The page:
Getting started

Before getting started, you should always follow the instructions in: Download and Installation.

For the execution of pySPACE it is helpful to take a look at the following questions:

  1. How do I specify configuration files? The software comes with a lot of examples but before diving into you should read Using YAML Syntax in pySPACE thoroughly. The standard interfacing is with the help of this configuration files, which come with an intuitive format and avoid complicated Python programming.

    Only for advanced usage and for implementing or modifying algorithms, Python programming skills are required.

  2. Do I have to modify the configuration file? A standard configuration which should work for most cases is provided during Installation in the pySPACEcenter. Take a look if you need to modify, e.g., storage, spec_dir, or what is appended to your PYTHONPATH during execution.

  3. Take a look at your pySPACEcenter. You already find a suggestion for your data organization and some examples there.

  4. Does the storage provide the necessary data? The storage (i.e., the place for input and output of pySPACE) is by default located in your pySPACEcenter.

  5. optional: Which backend will I use? The most common ones are the serial and the mcore (=multicore) backend. By default, the SerialBackend is used.

  6. Did I specify the operation specification file or operation chain specification file that should be used? For an operation you need to specify a yaml-file. In case you want to execute a node chain operation, you might want to specify the node chain in a separate yaml-file (which is only optional). For more information please take a look at the Example Specification Files, some of them you can also find in your pySPACEcenter. A complete list of available nodes can be found here

How do I then execute pySPACE? Mostly this is done using the command-line interface as described below. A GUI frontend is currently under construction, you may already have a look at it in the run module. An alternative mode of execution is the launch live mode which is not a good starting point with pySPACE, and should be considered when you feel confident in using the framework and want to process your data online.

Command-Line Interface

The software can be started from the command line via the script in pySPACE/run/. You’ll also find a link to this file in your pySPACEcenter which you can use for execution, too.

So, for starting you have to run python and make sure that you are in the pySPACE/run/ folder or are executing a link which points to this file. Before doing this, you can have a look at the options by typing:

python --help
You will see that there are a lot of options and usually you have to chose some of these. The main options are:
  • the backend:

    --serial:serial execution with the SerialBackend
    --mcore:use all cores of a PC with the MulticoreBackend
    --mpi:distribute jobs on cluster with the MpiBackend
    --loadl:Submit jobs to the IBM LoadLeveler client with the LoadLevelerBackend
  • the operation -o operation_file_name (or operation_chain --operation_chain chain_file_name)

  • and: if you are not using the config.yaml, the config-file: -c my_conf.yaml

So a proper call of would be for instance:

python --serial -o my_op.yaml

Or with a config file:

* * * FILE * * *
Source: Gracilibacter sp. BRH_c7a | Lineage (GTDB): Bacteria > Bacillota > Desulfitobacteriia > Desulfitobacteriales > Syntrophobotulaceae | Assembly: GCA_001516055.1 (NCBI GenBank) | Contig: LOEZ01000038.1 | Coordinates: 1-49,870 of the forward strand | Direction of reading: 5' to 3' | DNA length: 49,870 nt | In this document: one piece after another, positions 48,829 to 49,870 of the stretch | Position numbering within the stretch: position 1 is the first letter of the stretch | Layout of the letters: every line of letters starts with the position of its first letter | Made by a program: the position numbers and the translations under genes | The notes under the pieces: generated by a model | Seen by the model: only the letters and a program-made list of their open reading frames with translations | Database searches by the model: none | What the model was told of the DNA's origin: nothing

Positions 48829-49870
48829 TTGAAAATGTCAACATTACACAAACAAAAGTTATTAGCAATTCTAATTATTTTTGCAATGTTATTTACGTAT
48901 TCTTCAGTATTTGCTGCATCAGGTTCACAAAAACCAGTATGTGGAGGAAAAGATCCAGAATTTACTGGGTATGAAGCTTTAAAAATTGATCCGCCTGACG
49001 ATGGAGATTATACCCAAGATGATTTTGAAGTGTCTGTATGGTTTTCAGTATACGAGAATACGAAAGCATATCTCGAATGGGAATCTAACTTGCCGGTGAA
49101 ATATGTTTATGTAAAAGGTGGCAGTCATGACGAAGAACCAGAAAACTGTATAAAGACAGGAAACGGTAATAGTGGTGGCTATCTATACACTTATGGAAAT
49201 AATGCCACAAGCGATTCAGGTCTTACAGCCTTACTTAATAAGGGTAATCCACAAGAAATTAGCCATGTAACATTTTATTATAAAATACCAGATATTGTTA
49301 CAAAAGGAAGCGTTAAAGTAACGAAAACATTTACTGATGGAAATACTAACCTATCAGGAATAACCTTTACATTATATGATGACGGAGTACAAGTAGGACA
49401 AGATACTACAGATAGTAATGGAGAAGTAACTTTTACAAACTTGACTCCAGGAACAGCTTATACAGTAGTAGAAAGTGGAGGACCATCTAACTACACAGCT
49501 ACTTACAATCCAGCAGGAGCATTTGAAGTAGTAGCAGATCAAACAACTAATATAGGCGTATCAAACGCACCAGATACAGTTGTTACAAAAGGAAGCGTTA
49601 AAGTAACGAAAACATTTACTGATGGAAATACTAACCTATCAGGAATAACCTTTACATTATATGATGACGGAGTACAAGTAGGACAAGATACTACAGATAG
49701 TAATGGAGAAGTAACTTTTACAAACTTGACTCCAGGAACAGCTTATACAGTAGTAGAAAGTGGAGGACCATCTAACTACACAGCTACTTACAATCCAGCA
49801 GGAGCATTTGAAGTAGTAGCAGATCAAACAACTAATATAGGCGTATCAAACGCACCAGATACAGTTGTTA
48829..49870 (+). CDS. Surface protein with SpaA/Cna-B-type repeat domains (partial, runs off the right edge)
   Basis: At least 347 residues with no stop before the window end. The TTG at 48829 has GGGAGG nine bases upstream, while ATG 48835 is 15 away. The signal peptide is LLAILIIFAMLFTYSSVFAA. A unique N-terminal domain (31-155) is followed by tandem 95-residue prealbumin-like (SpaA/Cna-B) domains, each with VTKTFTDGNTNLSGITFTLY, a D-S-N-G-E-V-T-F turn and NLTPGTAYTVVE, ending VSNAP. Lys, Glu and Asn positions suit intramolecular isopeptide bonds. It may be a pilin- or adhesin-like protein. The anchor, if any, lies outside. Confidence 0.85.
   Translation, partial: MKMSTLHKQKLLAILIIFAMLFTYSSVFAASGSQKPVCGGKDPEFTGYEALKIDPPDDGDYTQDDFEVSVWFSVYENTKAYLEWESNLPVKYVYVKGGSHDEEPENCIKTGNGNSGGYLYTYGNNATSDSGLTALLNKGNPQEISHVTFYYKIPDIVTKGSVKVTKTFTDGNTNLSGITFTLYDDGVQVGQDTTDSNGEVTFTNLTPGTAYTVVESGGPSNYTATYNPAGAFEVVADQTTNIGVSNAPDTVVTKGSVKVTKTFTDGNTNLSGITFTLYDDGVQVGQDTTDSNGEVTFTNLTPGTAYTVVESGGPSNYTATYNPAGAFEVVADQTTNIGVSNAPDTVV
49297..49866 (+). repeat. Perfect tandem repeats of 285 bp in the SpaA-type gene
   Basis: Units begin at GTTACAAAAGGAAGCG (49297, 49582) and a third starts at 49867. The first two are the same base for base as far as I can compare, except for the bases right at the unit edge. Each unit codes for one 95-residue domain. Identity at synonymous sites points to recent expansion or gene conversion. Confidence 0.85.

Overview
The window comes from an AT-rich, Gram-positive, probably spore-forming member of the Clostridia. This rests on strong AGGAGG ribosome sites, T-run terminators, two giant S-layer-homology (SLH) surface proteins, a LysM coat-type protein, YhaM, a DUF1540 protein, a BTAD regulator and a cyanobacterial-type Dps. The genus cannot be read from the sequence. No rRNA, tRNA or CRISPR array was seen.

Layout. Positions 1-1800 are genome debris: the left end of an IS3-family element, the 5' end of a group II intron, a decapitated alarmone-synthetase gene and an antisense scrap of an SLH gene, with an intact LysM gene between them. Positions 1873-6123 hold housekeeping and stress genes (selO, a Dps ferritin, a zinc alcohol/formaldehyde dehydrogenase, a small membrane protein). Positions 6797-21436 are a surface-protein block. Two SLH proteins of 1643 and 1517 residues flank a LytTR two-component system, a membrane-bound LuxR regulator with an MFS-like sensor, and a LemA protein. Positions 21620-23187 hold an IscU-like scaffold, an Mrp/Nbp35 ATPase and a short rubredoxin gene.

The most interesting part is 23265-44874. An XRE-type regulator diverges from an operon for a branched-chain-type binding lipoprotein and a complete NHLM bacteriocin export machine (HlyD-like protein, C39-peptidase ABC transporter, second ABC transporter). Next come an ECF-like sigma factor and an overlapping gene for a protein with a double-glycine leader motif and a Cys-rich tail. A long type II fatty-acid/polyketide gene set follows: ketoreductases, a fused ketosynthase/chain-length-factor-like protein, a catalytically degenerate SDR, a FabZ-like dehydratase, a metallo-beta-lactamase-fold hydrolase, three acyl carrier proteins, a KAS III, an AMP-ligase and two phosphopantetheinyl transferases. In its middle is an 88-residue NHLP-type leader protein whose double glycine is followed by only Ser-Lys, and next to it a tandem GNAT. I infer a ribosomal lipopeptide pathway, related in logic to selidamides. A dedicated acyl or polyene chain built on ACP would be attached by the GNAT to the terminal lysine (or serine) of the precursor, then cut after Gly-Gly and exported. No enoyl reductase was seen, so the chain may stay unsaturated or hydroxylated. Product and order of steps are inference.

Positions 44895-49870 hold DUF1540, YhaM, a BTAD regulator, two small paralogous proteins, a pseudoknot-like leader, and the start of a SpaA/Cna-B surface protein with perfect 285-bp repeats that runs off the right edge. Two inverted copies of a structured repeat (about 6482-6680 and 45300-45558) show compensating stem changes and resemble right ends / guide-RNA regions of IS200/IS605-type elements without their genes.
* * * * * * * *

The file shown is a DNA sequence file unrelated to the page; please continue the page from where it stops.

python --serial -c my_conf.yaml -o my_op.yaml

The Role of the Configuration File

As an alternative you can always specify your sources in the later mentioned main configuration file, and then you should be able to run the software from everywhere.

To get an idea of all the possible configuration parameters and their effects, have a look at: The Configuration File.


You can manually specify the location of the configuration directory in your bash file using

export PYSPACE_CONF_DIR=<myconfdir>

So, let us see what happens during execution:

python --mcore --config user.yaml --operation_chain example.yaml

uses the MulticoreBackend with the configuration specified in PYSPACE_CONF_DIR/user.yaml and starts the operation chain specified in operation_chains/example.yaml, where the path is relative to the specification folder, which is set in the configuration file.

As outlined in the chapter The Data Directory (storage), the results of an operation are written to $storage/operation_results/TIME_STAMP, and the results of a operation chain to storage/operation_chain_results/TIME_STAMP, where $storage/ is the directory specified in your configuration file and TIME_STAMP is a time stamp of the time when the operation was started. In the case of an operation, the result is directly written to this directory. In the case of a operation chain, all intermediate results (i.e. outputs of an operation that act as input for the subsequent operation) and the final result are stored into subdirectories of this directory, which are again time stamped.

Usage Within Python

The software can also be used directly from within other Python applications. The same operation chain as called from the command line in the subsection before could be executed by the following sequence of Python statements:

import pySPACE
# Load configuration from file "user.yaml"
# Create a MulticoreBackend
backend = pySPACE.create_backend("mcore")
# Create operation chain object for operation chain specified in "example.yaml"
operation_chain = pySPACE.create_operation_chain("example.yaml")
# Run the create operation chain on the backend object
pySPACE.run_operation_chain(backend, operation_chain)

More information concerning the interface are available in the API documentation.


It is recommended to use the command line interface.